Ryan Hemsworth: “Yeah, I think so. I think I’ve always had that feeling, but only now have I realised I have the ability to give back. Every time I’ve succeeded, there’s always been someone taking a chance on me – putting me up as support on tour, or putting out my EP, or whatever. I think that’s the most important thing for the DJ community or music community in general.”
What else are you working on at the moment?
Ryan Hemsworth: “I’m just finishing an EP of my own. It’s going to be a five or six track thing. I’m just about done. It should be finished in a couple of weeks, hopefully, if I get a bit more time to wrap everything up. I’m going back to the way I was working on my music for my first couple of EPs – more guitar and more singing, actually using live drums on stuff. A lot of the press I have been associated with over the last couple of years has been: ‘EDM dude Ryan Hemsworth’, ‘trap producer’, etc. I’m trying to show that there are elements of that, but it’s not just that.”
"I know all these awesome producers who are like hermits and can’t get their stuff out there for whatever reason, and I’ve got a following that I can share that with. So you get exclusive tracks, and they’ve done their own artwork, and you get a note from like, ‘Why did you make this song the way you did?’, or, ‘What inspired you?’ I feel it’s ultra personal.” – Ryan Hemsworth
So it’s a conscious thing to diversify?
Ryan Hemsworth: “I’m not trying to force it, but it’s also just that the shit I listen to is more rock bands than producers.”
What sort of stuff have you been listening to?
Ryan Hemsworth: “In a way, I’m going backwards, listening to Mew and Weezer and stuff like that. A dude called Tony Molina, who has another project called Ovens. And that’s super inspiring to me, making me care about guitar solos again. But I’m also fully conscious that integrating guitar into electronic music can be ultra cheesy at times, so it’s finding that balance.”
On the flipside, I saw that selfie you took with SOPHIE recently, who is pretty much as far removed from live guitar music as possible.
Ryan Hemsworth: “Yeah, true! I say this, and at the same time I am super into what he’s doing, and I’m also always really into mainstream pop music as well. I don’t think I’m ever going to be able to fully create one single, consistent sound… which I hope is a good thing.”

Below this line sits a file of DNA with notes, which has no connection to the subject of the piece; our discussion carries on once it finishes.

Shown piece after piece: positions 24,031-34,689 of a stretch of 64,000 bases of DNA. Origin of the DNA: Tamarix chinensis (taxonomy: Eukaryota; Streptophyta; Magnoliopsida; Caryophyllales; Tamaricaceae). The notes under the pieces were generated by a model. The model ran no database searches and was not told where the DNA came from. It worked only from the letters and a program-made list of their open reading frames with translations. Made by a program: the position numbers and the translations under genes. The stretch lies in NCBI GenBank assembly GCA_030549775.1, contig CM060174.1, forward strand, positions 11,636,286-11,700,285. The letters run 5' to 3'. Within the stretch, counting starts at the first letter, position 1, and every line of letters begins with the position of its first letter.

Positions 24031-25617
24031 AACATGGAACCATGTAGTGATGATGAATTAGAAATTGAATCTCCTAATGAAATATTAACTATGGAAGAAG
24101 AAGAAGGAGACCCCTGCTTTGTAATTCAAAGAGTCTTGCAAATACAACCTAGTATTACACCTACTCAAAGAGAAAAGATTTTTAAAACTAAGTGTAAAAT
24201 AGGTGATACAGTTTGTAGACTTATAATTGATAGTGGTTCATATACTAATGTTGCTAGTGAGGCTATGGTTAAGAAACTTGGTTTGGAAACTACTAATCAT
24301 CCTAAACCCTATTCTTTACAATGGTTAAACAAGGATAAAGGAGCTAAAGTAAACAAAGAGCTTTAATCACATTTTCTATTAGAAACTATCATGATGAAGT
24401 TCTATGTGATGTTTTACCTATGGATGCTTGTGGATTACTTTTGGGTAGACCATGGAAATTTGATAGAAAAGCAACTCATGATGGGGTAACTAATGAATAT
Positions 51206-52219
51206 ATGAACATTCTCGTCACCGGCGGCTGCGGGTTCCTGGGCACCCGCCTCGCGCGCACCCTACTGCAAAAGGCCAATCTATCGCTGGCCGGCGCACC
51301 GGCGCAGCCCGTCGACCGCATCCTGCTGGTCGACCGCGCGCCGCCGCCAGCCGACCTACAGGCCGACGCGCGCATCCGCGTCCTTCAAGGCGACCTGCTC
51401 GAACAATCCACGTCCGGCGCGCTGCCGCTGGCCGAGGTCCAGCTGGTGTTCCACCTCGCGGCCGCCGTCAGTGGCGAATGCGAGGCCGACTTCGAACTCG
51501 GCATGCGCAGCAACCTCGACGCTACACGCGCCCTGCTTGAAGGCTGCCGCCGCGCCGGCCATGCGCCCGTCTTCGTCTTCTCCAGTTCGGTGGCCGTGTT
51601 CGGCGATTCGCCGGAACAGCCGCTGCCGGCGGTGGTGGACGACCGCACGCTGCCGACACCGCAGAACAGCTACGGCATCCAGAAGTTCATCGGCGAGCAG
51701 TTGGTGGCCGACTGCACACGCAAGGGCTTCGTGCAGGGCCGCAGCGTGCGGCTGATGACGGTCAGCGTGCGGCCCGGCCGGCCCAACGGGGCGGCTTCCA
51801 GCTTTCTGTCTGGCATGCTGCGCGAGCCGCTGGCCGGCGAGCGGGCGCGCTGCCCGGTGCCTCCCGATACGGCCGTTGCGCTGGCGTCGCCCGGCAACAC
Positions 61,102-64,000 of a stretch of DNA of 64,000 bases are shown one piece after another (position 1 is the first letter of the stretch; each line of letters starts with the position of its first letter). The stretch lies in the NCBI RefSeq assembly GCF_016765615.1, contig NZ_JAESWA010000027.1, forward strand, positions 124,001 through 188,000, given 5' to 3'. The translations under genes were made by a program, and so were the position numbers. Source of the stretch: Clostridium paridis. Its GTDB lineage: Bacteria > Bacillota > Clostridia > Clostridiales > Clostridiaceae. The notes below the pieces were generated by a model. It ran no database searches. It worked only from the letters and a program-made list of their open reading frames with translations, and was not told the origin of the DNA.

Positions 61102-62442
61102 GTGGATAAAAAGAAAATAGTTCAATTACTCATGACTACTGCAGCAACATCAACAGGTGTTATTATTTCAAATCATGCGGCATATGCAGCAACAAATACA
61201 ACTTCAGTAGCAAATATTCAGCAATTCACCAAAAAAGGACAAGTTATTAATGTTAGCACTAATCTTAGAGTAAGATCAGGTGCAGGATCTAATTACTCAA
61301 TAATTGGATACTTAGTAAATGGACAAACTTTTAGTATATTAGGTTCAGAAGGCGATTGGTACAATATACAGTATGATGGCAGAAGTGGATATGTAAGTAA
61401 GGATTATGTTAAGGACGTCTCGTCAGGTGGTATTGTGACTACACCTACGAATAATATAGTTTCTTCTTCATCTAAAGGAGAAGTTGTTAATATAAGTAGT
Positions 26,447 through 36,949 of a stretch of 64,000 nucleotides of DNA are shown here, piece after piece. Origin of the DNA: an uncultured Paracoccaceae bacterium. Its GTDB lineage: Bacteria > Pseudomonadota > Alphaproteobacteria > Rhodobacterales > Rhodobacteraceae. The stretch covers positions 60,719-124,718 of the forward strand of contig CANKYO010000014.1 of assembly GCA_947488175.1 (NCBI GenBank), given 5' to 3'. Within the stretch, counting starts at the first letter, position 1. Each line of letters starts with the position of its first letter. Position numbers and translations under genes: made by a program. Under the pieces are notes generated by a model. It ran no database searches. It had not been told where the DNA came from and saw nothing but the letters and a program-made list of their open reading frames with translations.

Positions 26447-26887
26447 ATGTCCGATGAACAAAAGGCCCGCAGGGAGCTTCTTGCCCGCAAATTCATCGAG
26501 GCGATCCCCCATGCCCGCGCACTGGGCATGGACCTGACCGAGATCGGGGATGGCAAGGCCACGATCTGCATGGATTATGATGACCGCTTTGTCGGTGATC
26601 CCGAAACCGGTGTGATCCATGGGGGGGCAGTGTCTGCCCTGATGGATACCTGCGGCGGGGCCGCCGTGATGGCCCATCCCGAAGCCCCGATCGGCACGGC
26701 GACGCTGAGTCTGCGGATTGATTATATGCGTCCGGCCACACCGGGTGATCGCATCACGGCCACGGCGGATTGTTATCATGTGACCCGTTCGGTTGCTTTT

Yeah, I’ve read a few people say it’s great that not everybody has a signature sound, it’s great that everybody’s experimenting with ideas. Which is an interesting viewpoint, because I’ve only ever read that as a criticism before.
Ryan Hemsworth: “I think also, listeners are digesting so quickly now that if you are able to move with whatever’s happening – not following trends, but just changing yourself – you’re likely to be a little safer than if you have one sound and everyone is like: ‘That sound is dead now.’”
So you don’t want to be associated with one sound too long, or wrongly.
Ryan Hemsworth: “There is a short shelf life for a lot of sounds.”
It’s pretty bleak isn’t it? To think that you can start and finish an entire music career within 18 months.
Ryan Hemsworth: “Yeah, it’s busy, especially for producers and rappers. If you create a new sound, you’re top of the world for a minute, and then the next sound is the new thing.”
It’s a shame. That’s the downside to the fact that anyone has the capability to create a new sound quite easily and well.
Ryan Hemsworth: “That’s why I just try and jump around as much as I can now.”
Do you feel you’re being misperceived as ‘the internet guy’?
Ryan Hemsworth: “I think if I’m seen as ‘the internet guy’ then it’s definitely my own fault. It’s fully there. I think it’s easy to see it in me because I’m fully present on every social media, so I think you quickly associate that with me, this person who lives on the internet.”